The fundamental equation for what your monthly cloud bill amounts to is:
P is the unit price, your pay for the services you buy, and Q is the quantity you buy. In this blog, we will focus on P, i.e., how you minimize the unit prices you are paying for the services you consume in the cloud.
But really, this is not new! No, but …
It used to be much simpler
In the On-Prem world we have had a quite well-functioning division of responsibilities. IT knew how to architect, build, and operate the environment and every 1, 2 or 3 years procurement ran a process to drive down unit costs.
This all worked well, and with the help of Moore’s law (driving down prices / getting more performance for the same amount) this meant that IT could see costs remain fairly stable or even go down, despite increased consumption from the business..
Buy and Build is changing … a lot
With public cloud a new level of cost optimization is required for a couple of reasons:
- “Buy” has split into two things: 1. the annual or tri-annual negotiation with major vendors about volume discounts, and 2. The act of buying individual services as you build your infrastructure.
The volume discounts apply to the public price list and is typically single digit. This should be compared to the discounts you can get leveraging discount and smarter purchase options in the price list that offers far bigger savings potential, up to 70% or more – and this is not only by buying reservations!
- “Build” is now happening with bigger speed and agility. The pressure to deliver features and performance faster is huge. The individual decisions in the build phase are well made, but the combined infrastructure offers additional price reductions by pooling resources and allocating existing resources efficiently.
A Quarterly Tune-Up of Cloud Cost is Needed
These two factors in themselves drives the need for a quarterly Tune-Up process (or even more frequent) in order to leverage the “buy smarter” options from the price list.
The need for a quarterly Tune-Up is further amplified by the dynamic character of cloud environments and cloud pricing. Let us give you a few examples:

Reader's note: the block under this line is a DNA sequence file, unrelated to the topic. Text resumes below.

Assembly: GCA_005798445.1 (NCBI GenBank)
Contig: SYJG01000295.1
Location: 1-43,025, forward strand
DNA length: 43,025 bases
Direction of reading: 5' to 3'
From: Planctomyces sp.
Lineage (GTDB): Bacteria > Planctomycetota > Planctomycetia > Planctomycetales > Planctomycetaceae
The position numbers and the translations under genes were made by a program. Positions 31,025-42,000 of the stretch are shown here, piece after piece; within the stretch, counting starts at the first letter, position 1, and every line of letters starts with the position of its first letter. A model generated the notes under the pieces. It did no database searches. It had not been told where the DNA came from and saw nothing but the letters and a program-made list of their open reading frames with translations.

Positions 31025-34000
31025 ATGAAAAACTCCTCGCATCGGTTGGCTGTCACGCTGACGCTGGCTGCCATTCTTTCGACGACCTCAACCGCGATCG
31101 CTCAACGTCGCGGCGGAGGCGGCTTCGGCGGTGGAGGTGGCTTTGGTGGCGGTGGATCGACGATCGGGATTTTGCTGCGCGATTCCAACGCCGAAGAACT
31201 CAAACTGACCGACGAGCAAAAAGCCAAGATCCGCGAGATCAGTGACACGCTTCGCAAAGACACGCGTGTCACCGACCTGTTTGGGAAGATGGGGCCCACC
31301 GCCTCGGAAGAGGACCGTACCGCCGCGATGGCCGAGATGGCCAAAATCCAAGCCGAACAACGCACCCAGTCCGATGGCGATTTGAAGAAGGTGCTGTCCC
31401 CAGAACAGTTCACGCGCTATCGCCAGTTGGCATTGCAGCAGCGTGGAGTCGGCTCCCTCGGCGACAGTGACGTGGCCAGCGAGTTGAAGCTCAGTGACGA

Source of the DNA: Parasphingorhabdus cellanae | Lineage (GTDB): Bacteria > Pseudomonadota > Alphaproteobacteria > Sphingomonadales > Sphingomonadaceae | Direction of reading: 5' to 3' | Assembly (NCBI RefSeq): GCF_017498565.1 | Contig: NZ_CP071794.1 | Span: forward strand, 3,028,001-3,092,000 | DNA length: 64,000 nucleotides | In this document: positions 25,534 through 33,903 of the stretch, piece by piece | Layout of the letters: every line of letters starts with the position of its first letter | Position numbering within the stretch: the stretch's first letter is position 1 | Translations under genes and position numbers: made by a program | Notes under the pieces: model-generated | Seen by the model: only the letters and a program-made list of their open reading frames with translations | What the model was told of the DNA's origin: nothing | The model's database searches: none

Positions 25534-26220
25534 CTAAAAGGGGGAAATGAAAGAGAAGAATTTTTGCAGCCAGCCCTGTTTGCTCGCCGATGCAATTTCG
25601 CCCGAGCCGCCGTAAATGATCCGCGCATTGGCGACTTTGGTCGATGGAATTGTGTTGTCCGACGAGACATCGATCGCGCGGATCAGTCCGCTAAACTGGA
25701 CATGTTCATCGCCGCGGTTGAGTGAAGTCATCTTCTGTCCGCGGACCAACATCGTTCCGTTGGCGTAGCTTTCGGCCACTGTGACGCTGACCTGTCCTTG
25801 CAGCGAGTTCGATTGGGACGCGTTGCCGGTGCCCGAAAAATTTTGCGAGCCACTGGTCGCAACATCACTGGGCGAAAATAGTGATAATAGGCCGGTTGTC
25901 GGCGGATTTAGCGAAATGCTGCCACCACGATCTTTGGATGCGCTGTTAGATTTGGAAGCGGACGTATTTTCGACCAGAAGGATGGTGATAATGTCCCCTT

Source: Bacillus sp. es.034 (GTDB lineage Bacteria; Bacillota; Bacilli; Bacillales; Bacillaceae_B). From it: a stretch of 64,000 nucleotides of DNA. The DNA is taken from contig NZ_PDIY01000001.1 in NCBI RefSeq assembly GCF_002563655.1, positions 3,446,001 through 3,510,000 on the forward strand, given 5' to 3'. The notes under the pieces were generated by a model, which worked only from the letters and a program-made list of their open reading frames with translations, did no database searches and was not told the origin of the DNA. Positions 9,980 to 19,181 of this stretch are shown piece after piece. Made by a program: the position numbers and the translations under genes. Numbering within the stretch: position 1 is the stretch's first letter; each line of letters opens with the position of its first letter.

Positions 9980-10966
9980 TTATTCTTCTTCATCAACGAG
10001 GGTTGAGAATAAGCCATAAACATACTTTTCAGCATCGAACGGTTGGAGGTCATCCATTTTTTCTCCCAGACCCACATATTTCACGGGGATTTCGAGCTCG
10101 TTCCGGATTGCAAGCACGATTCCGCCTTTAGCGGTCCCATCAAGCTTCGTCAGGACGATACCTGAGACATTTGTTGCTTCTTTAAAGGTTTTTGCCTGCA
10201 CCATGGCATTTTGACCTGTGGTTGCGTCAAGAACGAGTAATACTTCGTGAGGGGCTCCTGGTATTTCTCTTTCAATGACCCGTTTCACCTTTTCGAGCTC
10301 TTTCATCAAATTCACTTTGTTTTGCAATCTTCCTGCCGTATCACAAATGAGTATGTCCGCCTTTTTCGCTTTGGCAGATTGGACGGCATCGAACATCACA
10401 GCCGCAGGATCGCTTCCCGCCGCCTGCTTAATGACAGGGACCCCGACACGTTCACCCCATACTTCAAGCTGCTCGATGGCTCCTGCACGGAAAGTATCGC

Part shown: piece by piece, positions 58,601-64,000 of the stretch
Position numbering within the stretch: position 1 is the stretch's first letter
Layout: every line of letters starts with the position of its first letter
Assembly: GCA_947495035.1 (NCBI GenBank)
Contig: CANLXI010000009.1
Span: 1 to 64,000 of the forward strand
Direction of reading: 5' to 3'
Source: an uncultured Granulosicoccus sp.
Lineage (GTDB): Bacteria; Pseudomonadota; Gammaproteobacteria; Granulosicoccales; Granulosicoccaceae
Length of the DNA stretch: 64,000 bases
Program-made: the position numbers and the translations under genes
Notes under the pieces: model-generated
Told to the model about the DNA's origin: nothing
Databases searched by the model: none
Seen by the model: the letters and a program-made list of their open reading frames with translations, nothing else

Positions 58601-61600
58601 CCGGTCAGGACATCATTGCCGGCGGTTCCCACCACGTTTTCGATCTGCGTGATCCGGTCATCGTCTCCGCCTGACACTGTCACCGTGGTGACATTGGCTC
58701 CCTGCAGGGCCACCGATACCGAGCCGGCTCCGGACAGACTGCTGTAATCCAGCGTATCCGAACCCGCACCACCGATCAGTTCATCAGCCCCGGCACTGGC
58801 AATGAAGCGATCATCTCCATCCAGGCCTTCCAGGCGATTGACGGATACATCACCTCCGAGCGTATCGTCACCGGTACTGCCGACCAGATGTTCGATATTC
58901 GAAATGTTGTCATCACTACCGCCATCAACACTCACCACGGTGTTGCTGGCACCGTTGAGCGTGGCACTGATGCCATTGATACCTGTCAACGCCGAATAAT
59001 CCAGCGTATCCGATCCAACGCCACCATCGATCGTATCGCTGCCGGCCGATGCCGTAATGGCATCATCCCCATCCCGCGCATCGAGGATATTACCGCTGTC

- Did your cloud provider introduce new reservations you could apply?
- Did your cloud provider introduce new, cheaper services with better performance? (Yes, that happens almost every quarter)
- Can you leverage the pooling of services because your environment expanded?
- Did you provision a new server, where you can save more by applying the BYOL on this new server than where it is used now?
Surely you know of these types of savings, and many of these were considered when you provisioned the service initially, but the changes of pricing and discount models are so plentiful and highly frequent that there is much money to be saved by getting this right. You could say that when cloud providers say that cloud offers speed and agility – this is also very true for their price lists.
What Will You Use Your Savings on?
These periodic Tune-Ups offer significant potential for cost savings.
- In mature companies spending millions annually, with limited growth and few changes in their cloud environment, and with a dedicated team to manage cost, the periodic reviews generate 10-15% annual savings.
- In companies at the beginning of their cloud journey, where the focus is on migrating infrastructure and building new services, the savings potential is typically 15-30%.
- For cloud-native scale-ups focusing on company growth and deploying new features, the annual savings range is even higher at 20-45%.
Even if you do not have a savings agenda for your cloud initiatives, you could surely put the money to better use.
… But How do I Get the Time to do this?
We understand you are very busy, but join us next week where we will explore some of the options of getting this periodic review done faster, whether you are looking to do-it-yourself or with external assistance. Also, we will touch upon the question of who should be doing what internally.
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